According to World Health Organization (WHO), nearly half of the deaths among children under five years old from acute lower respiratory infections (ALRI) are due to particulate matter inhaled from indoor air pollution from household solid fuels. Among these deaths, 44% are due to pneumonia.
Around 3 billion people still cook and heat their homes using solid fuels in open fires and leaky stoves. About 2.7 billion burn biomass (wood, animal dung, crop waste) and a further 0.4 billion use coal. Most are poor, and live in developing countries. Such cooking and heating produces high levels of indoor air pollution with a range of health-damaging pollutants. In poorly ventilated dwellings, indoor smoke can be 100 times higher than acceptable levels for small particles. More than 1 million people die every year from chronic obstructive respiratory diseases (COPD) that develop due to exposure to such indoor air pollution. It is particularly high among women and young children, who spend a lot of time near the domestic hearth.
Dr. Vijaya Mohan, Senior Pediatrician, Vivekananda Polyclinic and Institute of Medical Sciences, said that "In the villages cooking may lead to indoor pollution as they cook on 'chulha' and this leads to carbon dioxide emission. And in the cities lifestyle things like carpets and inadequate ventilation may predispose the child to respiratory infections."
Urban indoor pollution may also occur due to limited spacing plan, use of synthetic materials for building and furnishing, use of chemical products, and presence of mites and cockroaches in the house. Dampness, overcrowding, and small particulate matter/pollutants present in indoor smoke inflame the airways and lungs, impairing the immune response and reducing the oxygen-carrying capacity of the blood. They are the most common reasons for causing pneumonia and associated mortality in young children. About 20% of all deaths in children under 5 years are due to Acute Lower Respiratory Infections, 90% of which are due to pneumonia.
Passive smoking is another reason for the increased incidence of ARI in children. There is no safe level of exposure to secondhand smoke and children are exposed to it more than adults. Not only is a child's body still developing physically, but her breathing rate is also faster than that of adults. The immature immune systems and narrow airways of infants and young children make them more susceptible. Every year, an estimated 150,000 to 300,000 children under 18 months of age get pneumonia or bronchitis from breathing secondhand tobacco smoke. Research has shown that children, who grow up in a smoky household, where one or both parents smoke, are likely to have twice the amount of respiratory and lung disorders as compared to children in non smoky households. Also, mothers who smoke may contribute to inadequate breast milk production.
According to Dr.Jyotsna Mehta, Senior Gynecologist and Obstetrician at Sahani and City Hospital: “In urban societies that we are dealing with, smoking has become rampant. We promote patients to quit smoking. It should be strictly avoided during the pregnancy. It must be ensured that the child does not ever become a passive smoker, whether in the womb or outside it."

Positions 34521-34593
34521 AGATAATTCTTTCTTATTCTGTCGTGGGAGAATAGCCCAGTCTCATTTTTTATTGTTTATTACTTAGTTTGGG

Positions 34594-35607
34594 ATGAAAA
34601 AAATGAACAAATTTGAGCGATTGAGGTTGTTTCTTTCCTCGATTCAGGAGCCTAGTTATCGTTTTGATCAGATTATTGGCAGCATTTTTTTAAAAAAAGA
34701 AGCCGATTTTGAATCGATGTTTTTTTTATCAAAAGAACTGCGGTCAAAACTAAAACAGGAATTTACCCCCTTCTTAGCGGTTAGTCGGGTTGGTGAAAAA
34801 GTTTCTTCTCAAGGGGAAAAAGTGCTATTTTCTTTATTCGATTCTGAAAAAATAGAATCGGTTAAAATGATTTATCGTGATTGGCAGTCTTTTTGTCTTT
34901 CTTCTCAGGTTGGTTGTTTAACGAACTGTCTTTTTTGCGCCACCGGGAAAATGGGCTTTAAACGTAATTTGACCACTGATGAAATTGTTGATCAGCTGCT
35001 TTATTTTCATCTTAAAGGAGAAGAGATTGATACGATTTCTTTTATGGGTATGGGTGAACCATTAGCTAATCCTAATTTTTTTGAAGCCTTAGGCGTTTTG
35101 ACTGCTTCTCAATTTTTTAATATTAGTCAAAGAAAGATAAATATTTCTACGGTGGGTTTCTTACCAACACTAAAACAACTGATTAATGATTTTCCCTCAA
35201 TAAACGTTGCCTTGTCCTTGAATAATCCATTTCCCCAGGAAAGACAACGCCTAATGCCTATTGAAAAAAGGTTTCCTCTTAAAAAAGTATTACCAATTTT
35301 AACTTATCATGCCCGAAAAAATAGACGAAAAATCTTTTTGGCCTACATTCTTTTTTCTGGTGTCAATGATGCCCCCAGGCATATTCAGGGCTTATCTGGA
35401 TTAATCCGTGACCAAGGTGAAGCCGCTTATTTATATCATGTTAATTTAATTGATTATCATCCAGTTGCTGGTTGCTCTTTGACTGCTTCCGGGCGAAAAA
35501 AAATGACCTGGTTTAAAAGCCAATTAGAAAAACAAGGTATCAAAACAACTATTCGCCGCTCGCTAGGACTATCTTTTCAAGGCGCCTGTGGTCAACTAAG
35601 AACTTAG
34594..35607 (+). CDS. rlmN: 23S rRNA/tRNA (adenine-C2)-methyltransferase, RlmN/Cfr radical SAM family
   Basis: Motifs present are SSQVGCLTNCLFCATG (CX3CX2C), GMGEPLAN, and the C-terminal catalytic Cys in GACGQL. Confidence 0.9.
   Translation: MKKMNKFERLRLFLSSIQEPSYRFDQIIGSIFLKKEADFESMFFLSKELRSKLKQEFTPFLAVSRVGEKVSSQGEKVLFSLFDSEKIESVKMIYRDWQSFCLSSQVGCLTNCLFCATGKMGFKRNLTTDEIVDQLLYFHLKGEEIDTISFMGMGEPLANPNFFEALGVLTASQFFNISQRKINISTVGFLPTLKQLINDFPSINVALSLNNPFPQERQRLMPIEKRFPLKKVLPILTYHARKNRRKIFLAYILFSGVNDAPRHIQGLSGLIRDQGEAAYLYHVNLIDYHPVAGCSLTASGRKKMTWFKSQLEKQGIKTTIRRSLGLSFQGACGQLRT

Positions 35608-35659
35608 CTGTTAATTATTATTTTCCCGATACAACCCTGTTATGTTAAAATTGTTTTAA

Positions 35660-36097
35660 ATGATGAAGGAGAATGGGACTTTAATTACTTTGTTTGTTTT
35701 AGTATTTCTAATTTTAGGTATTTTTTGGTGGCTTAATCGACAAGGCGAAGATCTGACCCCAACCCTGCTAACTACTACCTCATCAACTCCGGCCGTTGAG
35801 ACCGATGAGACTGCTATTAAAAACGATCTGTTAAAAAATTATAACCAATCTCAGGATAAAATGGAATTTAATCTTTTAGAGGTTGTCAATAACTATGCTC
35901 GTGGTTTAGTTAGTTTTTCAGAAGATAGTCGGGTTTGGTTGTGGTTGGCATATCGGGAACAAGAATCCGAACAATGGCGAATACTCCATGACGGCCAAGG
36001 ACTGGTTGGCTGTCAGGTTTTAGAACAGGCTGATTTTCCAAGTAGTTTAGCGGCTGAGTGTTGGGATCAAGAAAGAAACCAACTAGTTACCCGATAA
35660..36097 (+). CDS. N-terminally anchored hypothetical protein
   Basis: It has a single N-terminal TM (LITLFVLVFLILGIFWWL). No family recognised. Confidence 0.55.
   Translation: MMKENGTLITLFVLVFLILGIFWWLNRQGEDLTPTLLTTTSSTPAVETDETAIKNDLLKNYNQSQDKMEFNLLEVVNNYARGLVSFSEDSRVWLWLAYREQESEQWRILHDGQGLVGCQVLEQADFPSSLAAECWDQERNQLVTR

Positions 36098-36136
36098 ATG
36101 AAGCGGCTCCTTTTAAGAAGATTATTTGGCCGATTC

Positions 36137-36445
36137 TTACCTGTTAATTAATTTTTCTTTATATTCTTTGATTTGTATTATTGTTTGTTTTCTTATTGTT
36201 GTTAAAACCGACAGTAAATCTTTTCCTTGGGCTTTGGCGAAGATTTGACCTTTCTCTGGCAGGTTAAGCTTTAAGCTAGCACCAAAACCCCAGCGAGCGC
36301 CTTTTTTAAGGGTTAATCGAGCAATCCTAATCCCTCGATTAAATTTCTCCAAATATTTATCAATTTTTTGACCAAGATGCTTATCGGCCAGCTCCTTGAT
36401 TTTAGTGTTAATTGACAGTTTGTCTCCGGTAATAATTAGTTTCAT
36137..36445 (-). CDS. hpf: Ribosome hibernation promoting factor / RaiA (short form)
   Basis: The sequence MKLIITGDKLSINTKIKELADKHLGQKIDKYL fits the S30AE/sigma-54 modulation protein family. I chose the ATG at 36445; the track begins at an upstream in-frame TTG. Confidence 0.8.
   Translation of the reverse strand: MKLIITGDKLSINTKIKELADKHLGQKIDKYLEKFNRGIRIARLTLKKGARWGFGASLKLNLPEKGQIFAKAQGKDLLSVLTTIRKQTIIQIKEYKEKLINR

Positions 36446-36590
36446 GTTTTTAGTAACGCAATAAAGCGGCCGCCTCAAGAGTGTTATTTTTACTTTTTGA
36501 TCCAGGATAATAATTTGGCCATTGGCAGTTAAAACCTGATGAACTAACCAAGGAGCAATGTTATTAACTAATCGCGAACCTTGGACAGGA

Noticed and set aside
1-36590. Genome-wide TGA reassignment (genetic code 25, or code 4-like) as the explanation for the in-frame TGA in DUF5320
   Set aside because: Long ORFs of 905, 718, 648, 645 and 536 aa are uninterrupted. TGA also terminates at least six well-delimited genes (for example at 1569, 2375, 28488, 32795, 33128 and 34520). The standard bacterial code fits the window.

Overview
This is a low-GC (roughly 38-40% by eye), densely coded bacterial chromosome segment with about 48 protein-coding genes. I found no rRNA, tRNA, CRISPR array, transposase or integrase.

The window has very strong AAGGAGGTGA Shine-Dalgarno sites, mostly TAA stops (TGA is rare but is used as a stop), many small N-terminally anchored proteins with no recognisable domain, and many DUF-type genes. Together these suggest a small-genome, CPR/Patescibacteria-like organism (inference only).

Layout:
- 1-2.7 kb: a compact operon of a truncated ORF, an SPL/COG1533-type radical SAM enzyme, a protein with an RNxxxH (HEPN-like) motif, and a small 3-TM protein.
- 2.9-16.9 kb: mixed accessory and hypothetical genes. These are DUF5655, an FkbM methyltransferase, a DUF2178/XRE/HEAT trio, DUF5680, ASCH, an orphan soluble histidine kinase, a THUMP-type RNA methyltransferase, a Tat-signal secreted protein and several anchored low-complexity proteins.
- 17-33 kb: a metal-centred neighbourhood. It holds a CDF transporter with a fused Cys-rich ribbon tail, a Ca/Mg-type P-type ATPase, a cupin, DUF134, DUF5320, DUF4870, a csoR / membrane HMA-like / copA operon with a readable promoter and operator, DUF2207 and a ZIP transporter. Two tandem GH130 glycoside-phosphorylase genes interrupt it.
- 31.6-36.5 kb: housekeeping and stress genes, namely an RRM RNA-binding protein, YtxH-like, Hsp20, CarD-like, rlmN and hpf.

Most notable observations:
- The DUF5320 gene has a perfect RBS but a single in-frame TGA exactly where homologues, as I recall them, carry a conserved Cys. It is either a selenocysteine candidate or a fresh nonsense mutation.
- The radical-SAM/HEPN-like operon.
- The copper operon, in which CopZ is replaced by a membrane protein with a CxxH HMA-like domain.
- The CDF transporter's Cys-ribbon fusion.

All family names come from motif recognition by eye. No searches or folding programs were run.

Unfortunately, finding an affordable solution for controlling indoor air pollution by reducing smoke exposure, reducing fuel costs, and attaining sustainability is a complex and evolving process. The WHO is preparing new indoor air quality guidelines for household fuel combustion. Introducing cleaner fuel, better ventilation by enlarging windows, and adding smoke hoods over the cooking area are interventions that can reduce pneumonia risk. Changing to full-scale cleaner household fuel could lower pneumonia incidence by 50%. The WHO has also launched a Framework Convention on Tobacco Control (WHO-FCTC) for further driving the need for clearer guidance on protection from second hand smoke. Children should be especially kept away from smoke. Smoke may not directly cause pneumonia, but it certainly leads to some ciliary dysfunction which may actually cause predisposition to the colonization of bacteria and viruses and make children more susceptible to pneumonia. The major interventions can be a switch at the household level to cleaner gaseous or liquid fuels; better combustion ventilation through high-quality biomass stoves; and strict self control on indoor smoking—all in the interest of our children’s health.
In the words of Dr YC Govil, Professor of Paediatrics in Chhatrapati Shahuji Maharaj Medical University (erstwhile King George’s Medical College Lucknow): “The biggest intervention that can be done is education. No measure is better than awareness and for that people need to be educated about the havoc which tobacco and fuel smoke can wreak on innocent infants and children, exposing them to pneumonia related complications, (which may even be fatal) for no fault of theirs.”
Shikha Srivastava - CNS